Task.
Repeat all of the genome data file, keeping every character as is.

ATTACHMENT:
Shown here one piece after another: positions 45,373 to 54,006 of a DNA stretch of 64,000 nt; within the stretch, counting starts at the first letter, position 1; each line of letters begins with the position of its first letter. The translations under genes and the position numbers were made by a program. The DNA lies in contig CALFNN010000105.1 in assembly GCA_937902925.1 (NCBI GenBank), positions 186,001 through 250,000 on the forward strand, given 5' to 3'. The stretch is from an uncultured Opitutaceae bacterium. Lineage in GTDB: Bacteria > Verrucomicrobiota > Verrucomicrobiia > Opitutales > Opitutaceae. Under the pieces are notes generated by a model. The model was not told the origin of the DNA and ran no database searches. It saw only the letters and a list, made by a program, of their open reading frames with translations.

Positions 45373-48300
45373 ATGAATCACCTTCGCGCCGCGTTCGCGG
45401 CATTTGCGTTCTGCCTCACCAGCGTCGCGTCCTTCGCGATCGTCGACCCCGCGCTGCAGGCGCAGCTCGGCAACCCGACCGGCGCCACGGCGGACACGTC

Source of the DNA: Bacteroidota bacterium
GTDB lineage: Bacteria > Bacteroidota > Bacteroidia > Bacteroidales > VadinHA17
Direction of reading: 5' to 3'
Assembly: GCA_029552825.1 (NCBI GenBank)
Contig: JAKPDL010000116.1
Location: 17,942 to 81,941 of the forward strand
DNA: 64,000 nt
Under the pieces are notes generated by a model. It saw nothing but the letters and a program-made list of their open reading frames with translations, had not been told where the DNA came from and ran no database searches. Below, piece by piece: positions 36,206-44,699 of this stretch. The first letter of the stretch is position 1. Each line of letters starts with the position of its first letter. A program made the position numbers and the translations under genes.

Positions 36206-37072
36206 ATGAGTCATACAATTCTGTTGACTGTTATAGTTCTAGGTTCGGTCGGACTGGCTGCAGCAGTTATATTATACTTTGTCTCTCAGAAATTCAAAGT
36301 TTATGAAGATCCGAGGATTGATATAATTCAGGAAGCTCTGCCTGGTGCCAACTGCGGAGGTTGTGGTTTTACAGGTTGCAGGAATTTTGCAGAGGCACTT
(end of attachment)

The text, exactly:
Shown here one piece after another: positions 45,373 to 54,006 of a DNA stretch of 64,000 nt; within the stretch, counting starts at the first letter, position 1; each line of letters begins with the position of its first letter. The translations under genes and the position numbers were made by a program. The DNA lies in contig CALFNN010000105.1 in assembly GCA_937902925.1 (NCBI GenBank), positions 186,001 through 250,000 on the forward strand, given 5' to 3'. The stretch is from an uncultured Opitutaceae bacterium. Lineage in GTDB: Bacteria > Verrucomicrobiota > Verrucomicrobiia > Opitutales > Opitutaceae. Under the pieces are notes generated by a model. The model was not told the origin of the DNA and ran no database searches. It saw only the letters and a list, made by a program, of their open reading frames with translations.

Positions 45373-48300
45373 ATGAATCACCTTCGCGCCGCGTTCGCGG
45401 CATTTGCGTTCTGCCTCACCAGCGTCGCGTCCTTCGCGATCGTCGACCCCGCGCTGCAGGCGCAGCTCGGCAACCCGACCGGCGCCACGGCGGACACGTC

Source of the DNA: Bacteroidota bacterium
GTDB lineage: Bacteria > Bacteroidota > Bacteroidia > Bacteroidales > VadinHA17
Direction of reading: 5' to 3'
Assembly: GCA_029552825.1 (NCBI GenBank)
Contig: JAKPDL010000116.1
Location: 17,942 to 81,941 of the forward strand
DNA: 64,000 nt
Under the pieces are notes generated by a model. It saw nothing but the letters and a program-made list of their open reading frames with translations, had not been told where the DNA came from and ran no database searches. Below, piece by piece: positions 36,206-44,699 of this stretch. The first letter of the stretch is position 1. Each line of letters starts with the position of its first letter. A program made the position numbers and the translations under genes.

Positions 36206-37072
36206 ATGAGTCATACAATTCTGTTGACTGTTATAGTTCTAGGTTCGGTCGGACTGGCTGCAGCAGTTATATTATACTTTGTCTCTCAGAAATTCAAAGT
36301 TTATGAAGATCCGAGGATTGATATAATTCAGGAAGCTCTGCCTGGTGCCAACTGCGGAGGTTGTGGTTTTACAGGTTGCAGGAATTTTGCAGAGGCACTT